What are your thoughts? How many conferences do you attend in a year?
best laid plans · broken heart · emotional labour · having it all · jet lag · kid stuff

A conferencing we go!

I find myself in the unusual position, this week, of parenting solo while my husband is on a business trip. This has never happened. There are business trips aplenty in this household, but it’s always me traveling. And I always go alone. Solo. Like a wolf.

Well, that’s not strictly true, but the exception clarifies the rule: once, when my girl was six months old, my department sent me on a graduate recruiting trip to my alma mater, and I said that since I was breastfeeding I could only do it if my daughter came, and if my daughter came I could only get any work done if my husband came too.

Can you believe they paid for all of us? We saved on hotel costs by all staying with my husband’s parents, but really! Three of us flying thousands of kilometres to do a recruiting trip! It was crazy, of course: my daughter fussed for the entire flight, there AND back, the time change was hell, my boobs were like rocks every time I left my daughter for more than 90 minutes, my husband was solo parenting in someone else’s house, out of our collective routine. Nobody slept. I hardly remember a thing. I barely knew if I was coming or going, it was 40 below, and I was worried about everything. Good times!

Yeah. So now I travel alone.

I’ve been to Denmark, England, Alberta, British Columbia (yearly), Northern Ontario, Maryland, California, and Michigan (three times) without my family. I’ve ordered room service and luxuriated in hotel robes. I’ve done yoga on pebble beaches. I’ve plucked oranges from trees growing along the sidewalk. I’ve slept in. I’ve done audio tours of historic buildings. Of course, I’ve also cooled my heels in what feels like 50 versions of the same awful, soul-sucking airport, having my dignity and shampoo alike confiscated. I’ve sat through innumerable presentations in uncomfortable chairs with very poor coffee to sustain me. I’ve crammed myself into hotel rooms the size of my bathroom. I’ve had jet lag and panic attacks and indigestion.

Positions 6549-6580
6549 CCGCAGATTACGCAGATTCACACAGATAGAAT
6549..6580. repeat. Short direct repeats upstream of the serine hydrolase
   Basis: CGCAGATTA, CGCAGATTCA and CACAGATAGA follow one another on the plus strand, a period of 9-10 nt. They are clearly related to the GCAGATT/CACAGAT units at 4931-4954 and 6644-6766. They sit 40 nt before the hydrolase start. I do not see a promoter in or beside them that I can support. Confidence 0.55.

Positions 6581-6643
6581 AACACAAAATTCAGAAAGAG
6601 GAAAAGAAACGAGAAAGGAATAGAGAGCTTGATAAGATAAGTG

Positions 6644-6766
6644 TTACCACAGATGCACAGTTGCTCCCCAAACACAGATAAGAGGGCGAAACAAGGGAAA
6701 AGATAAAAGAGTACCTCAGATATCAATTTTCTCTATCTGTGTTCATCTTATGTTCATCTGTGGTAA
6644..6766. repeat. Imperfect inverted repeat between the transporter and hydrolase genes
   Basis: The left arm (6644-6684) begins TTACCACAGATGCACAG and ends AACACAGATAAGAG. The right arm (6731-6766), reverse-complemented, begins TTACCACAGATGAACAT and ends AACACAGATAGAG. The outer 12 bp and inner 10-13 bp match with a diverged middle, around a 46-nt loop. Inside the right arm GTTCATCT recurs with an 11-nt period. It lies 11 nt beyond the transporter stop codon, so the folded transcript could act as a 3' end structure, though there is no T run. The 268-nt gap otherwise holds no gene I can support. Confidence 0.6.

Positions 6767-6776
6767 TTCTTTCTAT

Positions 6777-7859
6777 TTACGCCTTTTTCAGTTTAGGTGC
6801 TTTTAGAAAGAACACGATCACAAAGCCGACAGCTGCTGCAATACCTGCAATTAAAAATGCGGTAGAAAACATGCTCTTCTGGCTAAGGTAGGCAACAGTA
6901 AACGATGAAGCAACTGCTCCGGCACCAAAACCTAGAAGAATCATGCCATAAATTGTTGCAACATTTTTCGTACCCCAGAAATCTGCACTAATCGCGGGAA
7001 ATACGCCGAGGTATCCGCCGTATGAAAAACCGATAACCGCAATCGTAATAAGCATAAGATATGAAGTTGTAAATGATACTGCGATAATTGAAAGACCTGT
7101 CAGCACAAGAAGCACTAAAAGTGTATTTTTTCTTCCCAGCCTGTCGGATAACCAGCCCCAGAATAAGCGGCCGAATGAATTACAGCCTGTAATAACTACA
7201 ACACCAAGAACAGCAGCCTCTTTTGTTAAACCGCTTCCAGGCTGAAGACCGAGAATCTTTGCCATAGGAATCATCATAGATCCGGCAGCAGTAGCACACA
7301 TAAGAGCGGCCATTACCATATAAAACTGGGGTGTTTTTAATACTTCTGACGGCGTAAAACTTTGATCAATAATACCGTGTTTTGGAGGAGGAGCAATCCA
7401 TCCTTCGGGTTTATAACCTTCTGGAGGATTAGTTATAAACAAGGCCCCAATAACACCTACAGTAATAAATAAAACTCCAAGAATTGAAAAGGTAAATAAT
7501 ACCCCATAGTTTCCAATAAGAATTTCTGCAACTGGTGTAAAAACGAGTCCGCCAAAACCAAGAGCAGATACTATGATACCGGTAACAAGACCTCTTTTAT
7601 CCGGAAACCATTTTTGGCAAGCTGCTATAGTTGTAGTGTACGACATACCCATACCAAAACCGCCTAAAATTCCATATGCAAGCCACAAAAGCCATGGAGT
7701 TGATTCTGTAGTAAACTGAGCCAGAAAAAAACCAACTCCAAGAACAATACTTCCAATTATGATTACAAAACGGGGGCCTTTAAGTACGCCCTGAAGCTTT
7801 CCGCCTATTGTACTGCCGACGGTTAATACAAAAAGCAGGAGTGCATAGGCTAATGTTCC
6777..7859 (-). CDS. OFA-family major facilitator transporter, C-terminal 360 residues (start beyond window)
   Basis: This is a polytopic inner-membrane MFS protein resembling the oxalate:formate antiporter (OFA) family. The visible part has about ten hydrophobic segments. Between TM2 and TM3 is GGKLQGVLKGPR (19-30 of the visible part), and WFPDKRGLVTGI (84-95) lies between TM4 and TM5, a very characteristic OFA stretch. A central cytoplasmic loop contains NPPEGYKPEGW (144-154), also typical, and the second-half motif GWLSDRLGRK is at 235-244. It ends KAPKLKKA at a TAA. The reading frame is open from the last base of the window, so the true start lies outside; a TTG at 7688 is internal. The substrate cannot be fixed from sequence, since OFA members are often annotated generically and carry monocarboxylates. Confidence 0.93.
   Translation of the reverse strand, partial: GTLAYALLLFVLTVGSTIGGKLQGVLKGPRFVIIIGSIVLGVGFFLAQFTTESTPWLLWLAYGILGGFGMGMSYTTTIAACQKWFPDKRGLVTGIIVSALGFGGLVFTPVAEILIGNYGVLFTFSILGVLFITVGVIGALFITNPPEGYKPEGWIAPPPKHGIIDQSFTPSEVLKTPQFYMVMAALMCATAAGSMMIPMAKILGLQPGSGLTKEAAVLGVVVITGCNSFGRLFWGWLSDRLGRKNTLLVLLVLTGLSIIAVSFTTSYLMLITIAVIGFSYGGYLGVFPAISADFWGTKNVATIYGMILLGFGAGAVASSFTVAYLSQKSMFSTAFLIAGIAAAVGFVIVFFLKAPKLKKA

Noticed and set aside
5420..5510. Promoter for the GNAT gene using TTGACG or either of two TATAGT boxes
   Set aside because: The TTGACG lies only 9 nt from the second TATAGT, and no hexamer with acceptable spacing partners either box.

I do know that I get a lot more work done, and that I’m better able to manage the various stresses of traveling when I’m alone. I know I’m freer to network, to devote myself to conference sessions and meeting colleagues, and making the most of the book fair, then getting enough sleep and alone time to do it all again the next day. But I really do wish I could share the Viking Museum in Roskilde with my husband, bring my girl to see the tulip festival in Ottawa, lie on the rock beach at Brighton with them both so we could all have the sense memory of that incredible sound of waves and pebbles ebbing and flowing. I have one particularly pitiful memory of a four hour layover in Amsterdam where I set myself up in an airport bar and closely examined all 2000+ family photos on my computer, in chronological order, a sped-up version of This is Your Life that seemed to rip my heart in two.

Academics have to go to conferences. It’s an inescapable fact of professional life. If you have a family, there are two ways to play it. Either you turn that conference in England (say) into a family vacation, bringing everyone with you, and staying some extra time before or after the working part of the trip–or you don’t. I don’t. And if I’m being perfectly honest, that’s probably the best arrangement for me and my family.

What do you do?